An end user should not be using a mediocre product, and let me explain how marinara sauce relates.
Before super-mega-markets, I would imagine markets had fewer varieties of many products. Those products were likely produced to try to please as many customers’ taste buds as possible. Let me presume that customers only had different preferences between texture and spice of sauces. The two axioms below represent the design space and two functional requirements for each user and the product placement is depicted by the sauce jar, relative to the consumer desire on the two-dimensions.
As depicted above, a product that tries to serve all end users isn’t very effective at capturing much of a market – it’s mediocre for most customers.
The neutrally spicy and neutrally textured marinara sauce doesn’t appeal to anyone who prefers a sauce that is any single characteristic of smooth, chunky, spicy or plain. It’s a tragedy of compromise.
Instead, differentiating the pasta sauce into specific varieties provides many more customers a reason to purchase a marinara sauce variety that fits them well. For figurative purposes, the graphic below shows a sampling of varieties you might find on a store shelf today.
An ideal goal of a design is for everyone to have a product that fits them perfectly, but it’s obviously impossible to reach this.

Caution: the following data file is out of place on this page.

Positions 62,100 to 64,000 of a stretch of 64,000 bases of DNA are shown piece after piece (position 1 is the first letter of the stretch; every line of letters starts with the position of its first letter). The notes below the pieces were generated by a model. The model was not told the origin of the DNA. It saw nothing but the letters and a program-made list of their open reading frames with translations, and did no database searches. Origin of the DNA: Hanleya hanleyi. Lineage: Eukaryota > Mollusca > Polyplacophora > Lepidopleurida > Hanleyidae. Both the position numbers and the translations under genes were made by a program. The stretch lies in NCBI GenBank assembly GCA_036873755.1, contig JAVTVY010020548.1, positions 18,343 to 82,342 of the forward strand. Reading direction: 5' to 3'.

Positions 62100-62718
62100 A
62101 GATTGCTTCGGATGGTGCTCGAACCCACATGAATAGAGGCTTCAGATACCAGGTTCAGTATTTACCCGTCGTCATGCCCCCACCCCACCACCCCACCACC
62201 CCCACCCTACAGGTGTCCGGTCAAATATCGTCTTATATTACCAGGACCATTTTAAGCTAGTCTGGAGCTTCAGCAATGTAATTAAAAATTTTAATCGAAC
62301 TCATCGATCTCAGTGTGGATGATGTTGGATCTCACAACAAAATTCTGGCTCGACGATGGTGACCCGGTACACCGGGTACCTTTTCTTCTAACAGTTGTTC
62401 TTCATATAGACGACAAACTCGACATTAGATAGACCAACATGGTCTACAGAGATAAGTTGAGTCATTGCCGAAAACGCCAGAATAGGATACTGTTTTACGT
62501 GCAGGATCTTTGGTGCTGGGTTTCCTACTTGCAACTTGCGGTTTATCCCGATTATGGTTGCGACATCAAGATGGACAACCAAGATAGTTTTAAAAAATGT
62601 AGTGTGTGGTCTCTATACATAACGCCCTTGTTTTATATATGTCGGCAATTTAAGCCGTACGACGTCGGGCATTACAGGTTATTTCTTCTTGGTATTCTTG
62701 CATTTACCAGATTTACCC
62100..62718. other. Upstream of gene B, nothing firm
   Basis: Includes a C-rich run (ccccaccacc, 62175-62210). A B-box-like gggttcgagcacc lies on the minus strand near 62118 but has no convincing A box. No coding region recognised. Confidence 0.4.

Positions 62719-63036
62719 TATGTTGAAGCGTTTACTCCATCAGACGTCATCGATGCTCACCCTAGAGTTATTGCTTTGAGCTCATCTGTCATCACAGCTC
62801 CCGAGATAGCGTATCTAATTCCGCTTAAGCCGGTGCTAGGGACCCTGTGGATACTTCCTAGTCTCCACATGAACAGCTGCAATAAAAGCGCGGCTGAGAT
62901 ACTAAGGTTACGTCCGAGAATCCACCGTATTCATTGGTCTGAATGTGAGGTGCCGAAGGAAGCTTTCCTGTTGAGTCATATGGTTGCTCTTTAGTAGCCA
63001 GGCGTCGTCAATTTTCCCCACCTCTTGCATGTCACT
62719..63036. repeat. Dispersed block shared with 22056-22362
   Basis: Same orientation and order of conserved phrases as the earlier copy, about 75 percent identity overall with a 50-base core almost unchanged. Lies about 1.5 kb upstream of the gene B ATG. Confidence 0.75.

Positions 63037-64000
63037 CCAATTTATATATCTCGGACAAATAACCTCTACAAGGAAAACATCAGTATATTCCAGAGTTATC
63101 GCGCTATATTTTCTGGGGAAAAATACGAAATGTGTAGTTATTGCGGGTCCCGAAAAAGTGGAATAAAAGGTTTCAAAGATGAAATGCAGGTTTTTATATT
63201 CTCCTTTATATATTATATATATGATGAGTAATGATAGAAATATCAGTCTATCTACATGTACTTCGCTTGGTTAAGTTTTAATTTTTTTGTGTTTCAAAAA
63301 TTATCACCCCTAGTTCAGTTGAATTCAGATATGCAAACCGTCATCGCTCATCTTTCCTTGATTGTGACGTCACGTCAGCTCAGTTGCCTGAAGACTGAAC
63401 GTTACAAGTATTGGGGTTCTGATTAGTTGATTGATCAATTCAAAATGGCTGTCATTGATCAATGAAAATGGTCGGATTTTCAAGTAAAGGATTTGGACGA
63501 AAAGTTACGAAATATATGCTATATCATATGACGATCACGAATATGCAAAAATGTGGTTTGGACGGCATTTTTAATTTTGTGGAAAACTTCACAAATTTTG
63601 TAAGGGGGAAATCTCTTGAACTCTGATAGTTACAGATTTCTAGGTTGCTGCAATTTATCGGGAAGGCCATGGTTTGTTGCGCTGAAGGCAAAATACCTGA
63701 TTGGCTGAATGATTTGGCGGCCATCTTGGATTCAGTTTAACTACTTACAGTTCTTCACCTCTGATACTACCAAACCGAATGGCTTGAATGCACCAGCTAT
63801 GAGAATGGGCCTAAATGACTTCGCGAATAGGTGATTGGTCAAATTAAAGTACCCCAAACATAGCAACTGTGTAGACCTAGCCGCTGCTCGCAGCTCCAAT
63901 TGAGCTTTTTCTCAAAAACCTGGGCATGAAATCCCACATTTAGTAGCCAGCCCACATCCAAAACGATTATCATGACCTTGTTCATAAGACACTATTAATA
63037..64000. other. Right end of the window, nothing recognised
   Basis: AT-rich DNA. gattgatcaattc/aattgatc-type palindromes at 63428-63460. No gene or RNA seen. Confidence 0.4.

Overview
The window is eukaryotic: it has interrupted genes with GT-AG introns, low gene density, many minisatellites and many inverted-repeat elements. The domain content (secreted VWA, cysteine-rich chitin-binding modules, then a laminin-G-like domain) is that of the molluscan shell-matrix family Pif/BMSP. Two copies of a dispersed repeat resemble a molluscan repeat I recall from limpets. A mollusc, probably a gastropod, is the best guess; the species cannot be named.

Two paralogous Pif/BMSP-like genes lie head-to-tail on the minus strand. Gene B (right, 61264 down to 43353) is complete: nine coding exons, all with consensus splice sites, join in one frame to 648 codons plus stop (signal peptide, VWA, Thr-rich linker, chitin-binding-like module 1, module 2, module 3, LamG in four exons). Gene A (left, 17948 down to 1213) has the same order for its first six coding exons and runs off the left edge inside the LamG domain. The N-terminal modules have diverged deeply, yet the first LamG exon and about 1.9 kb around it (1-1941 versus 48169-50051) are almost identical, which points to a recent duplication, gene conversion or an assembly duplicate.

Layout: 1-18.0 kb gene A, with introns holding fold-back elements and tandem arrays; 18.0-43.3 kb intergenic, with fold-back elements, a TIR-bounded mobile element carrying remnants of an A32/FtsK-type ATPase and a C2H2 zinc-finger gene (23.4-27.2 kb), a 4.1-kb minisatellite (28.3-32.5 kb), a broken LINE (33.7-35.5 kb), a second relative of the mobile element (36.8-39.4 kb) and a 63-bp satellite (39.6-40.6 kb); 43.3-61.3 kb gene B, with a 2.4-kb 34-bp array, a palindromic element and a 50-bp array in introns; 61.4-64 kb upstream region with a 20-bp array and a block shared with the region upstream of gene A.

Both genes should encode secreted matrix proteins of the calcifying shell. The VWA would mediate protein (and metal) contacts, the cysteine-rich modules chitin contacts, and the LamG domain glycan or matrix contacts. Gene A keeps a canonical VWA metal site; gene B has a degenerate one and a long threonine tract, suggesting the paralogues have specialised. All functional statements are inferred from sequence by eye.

Pasta sauce aside, back to technology and mechatronics..
A conical example of a technology design choice initially gone wrong: the all-in-one printer-fax-scanner-copier. It took years to master the design, and mediocrity was the main theme of the device for a long time after its introduction. No single function worked well, and often the machines didn’t work at all.
A recent trend I’ve seen are so-called do-it-all robots. One module-based robot from Louisiana State University looks promising, but I don’t think I’d want a single robot that tends my yard, cleans my toilet, and detects intruders. First, I’d rather have a robot that does one of these well. More on this mechatronic design in a future post.
A product time line often starts as a widely-targeted (mediocre) product and slowly adapts to specialized user-centric product designs. This may simply be the nature of adoption in a market, but many technologies have had large growing pains during their proper specialization. Computers evolved from a few consumer types, to many diversified types. I predict the next big diversification will occur in robotics, once a niche for robotics booms, it can be exploited to fund further specialties.
My questions to you: Why are conveniences often introduced as all-in-one and do-it-all devices?